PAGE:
I have mixed feelings about allowing Google Maps to track my movements. On the one hand it's a little more Orwellian than I would like, on the other hand it is massively useful for tracing your movements after the event, especially when life gets in the way and you only get the chance to sort through the photos over a year later, as is happening here.
On package tours in particular you are often herded from one spot to another and you remember particular sights and sounds and incidents, but you can't always reconstruct that into a whole narrative. With Google Maps I can take a look at my timeline and think "Ah, we started here, then went here, etc, etc." It's not perfect, and sometimes the path has to be extrapolated from the cell towers than being exact, but now I really miss having that ability for the couple of days before we got our SIM cards. It's the only way I was able to tell for certain which canals we passed through on our gondola ride, for instance.
We arrived in Venice on the evening of Friday 26 August and by "Venice" I mean "The Hotel Poppi in the farmlands of Mira, about 20 minutes' drive from the main island". Don't take that as a put-down; the hotel rooms were tiny, but the hotel itself wasn't bad. That evening two of us took a hike over to a supermarket which took us through the fields at the back of the hotel, across the side road, and down the highway a little. I actually wish I'd shot that now, because it was a fond memory of a place I probably won't see again. It was a small moment of "living like a local".
Once we were checked in and settled that evening, the bus took us in to Venice. Not actually to the main island of Venice but rather across the bridge that spans the lagoon (the via della Libertà) to Tronchetto, an artificial island to the west of Venice's main island. It serves as a parking space for people who can't (obviously) bring cars into the main part of the island.
There is a transport system (a cross between a bus, a tram and train) called the Venice People Mover which will take you from Tronchetto to the western part of the island, specifically the Piazalle Roma. However that is a long way from the central attractions, and so instead we caught a boat from the island, along the Giudecca Canal (which separates the main island to the north from the Giudecca island to the south), finally landing just near the Piazza San Marco.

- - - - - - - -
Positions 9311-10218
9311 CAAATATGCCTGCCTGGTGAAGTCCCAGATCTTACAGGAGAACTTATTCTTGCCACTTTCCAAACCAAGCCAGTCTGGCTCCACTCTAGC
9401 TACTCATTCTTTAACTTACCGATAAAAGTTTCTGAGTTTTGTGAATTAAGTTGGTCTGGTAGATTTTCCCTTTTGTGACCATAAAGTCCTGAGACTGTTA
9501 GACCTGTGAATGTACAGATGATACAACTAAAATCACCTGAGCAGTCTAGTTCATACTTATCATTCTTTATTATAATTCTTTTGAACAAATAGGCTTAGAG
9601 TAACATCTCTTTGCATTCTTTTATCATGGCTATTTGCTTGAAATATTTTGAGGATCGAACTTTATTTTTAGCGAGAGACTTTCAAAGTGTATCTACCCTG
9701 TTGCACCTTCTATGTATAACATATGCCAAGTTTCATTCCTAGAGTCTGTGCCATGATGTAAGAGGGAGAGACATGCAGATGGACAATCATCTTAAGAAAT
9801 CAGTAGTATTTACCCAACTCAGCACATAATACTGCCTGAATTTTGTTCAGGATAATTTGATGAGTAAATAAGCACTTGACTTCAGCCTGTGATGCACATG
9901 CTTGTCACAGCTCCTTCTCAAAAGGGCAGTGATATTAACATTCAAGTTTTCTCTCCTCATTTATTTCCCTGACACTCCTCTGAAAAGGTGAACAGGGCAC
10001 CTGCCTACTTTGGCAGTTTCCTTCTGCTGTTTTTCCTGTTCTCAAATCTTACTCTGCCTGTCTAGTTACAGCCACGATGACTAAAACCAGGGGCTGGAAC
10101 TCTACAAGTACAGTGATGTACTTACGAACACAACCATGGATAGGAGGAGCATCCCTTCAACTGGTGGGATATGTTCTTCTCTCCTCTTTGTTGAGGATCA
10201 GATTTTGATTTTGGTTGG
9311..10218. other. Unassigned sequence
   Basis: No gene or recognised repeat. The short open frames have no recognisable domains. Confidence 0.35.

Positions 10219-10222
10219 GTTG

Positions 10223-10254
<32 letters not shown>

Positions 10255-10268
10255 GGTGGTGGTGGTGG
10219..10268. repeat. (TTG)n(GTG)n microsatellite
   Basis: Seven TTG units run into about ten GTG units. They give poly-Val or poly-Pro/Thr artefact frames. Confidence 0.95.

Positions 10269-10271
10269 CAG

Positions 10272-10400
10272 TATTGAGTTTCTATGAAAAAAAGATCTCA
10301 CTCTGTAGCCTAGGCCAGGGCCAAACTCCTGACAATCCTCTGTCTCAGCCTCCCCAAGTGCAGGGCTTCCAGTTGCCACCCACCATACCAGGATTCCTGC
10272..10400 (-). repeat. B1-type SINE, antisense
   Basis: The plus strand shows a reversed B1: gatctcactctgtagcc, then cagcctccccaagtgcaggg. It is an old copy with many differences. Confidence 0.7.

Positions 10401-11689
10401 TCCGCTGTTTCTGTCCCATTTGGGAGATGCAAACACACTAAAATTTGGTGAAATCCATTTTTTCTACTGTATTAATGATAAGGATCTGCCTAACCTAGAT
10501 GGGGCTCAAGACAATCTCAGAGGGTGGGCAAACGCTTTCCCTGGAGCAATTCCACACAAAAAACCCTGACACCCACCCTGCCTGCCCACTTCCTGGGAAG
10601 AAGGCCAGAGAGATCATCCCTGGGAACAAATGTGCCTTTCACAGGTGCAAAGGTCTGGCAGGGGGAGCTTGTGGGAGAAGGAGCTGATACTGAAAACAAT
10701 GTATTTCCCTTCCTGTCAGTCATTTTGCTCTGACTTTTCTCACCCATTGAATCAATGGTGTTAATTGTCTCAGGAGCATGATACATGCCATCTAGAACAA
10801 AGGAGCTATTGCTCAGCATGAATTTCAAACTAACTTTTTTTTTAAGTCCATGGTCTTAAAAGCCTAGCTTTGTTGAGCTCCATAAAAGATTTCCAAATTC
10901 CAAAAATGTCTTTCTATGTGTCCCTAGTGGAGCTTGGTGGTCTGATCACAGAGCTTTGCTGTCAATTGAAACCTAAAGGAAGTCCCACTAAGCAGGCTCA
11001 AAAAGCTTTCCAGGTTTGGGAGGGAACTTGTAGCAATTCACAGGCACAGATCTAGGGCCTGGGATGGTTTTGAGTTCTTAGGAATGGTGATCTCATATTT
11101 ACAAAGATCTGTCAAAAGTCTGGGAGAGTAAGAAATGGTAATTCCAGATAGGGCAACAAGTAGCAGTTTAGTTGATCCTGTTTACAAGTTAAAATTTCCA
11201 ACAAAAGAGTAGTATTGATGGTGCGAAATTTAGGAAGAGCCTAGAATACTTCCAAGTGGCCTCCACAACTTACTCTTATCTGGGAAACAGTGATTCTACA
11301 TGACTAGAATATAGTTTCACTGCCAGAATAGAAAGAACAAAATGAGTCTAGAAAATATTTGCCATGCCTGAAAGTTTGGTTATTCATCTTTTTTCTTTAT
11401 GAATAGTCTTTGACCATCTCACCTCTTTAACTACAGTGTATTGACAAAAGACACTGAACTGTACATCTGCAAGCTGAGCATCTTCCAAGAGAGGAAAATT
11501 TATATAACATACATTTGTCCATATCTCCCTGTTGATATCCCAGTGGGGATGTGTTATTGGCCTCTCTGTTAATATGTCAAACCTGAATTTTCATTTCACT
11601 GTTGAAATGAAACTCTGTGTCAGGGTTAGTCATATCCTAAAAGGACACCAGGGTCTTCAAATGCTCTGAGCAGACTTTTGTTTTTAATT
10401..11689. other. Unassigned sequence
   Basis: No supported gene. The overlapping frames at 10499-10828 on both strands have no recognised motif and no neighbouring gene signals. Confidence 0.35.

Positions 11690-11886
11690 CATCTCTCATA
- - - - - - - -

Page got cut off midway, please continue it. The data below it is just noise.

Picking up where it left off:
From there we were taken to a small, back alley restaurant (which backed onto a canal as so many buildings do) where we had a very pleasant though not unforgettable dinner. This was followed by time on our own to explore the area around the Piazza San Marco. At the end of the evening we were loaded up into the boat with another tour group who I would cheerfully have strangled en masse if I had to endure another moment of their off key, loud group singing. It made me appreciate how lucky we were with our group.
The next day after breakfast we repeated the return trip and were left to our own devices for some of the day, though there were arranged events such as a tour of a glassblowing factory and a gondola ride. Again, I would not have been able to tell exactly where the gondola ride went without the assistance of Google maps. We started just to the west of the Piazza San Marco on the Giudecca Canal, just as the Grand Canal opens into it. We went a little bit further to the west before turning north into the Rio de Santa Maria Zobenigo (named after a church, which was in turn named by a notable family of the time; note: you won't easily find this canal on Google Maps), following that to its end and then turning east(ish) into the Rio de la Vesta, following that to its end, then out into the Rio De San Moise (Moses) which flows back out into the Grand Canal.
In the afternoon we made a trip north-west across the lagoon to the island of Burano.
Note that some of the places have multiple names and not all follow the rules of strict Italian. ("De", for example, is French, not Italian.) I suspect that this is a slop-over from the Napoleonic occupation of Venice. If in doubt, I've used the name that you're most likely to find on Google Maps.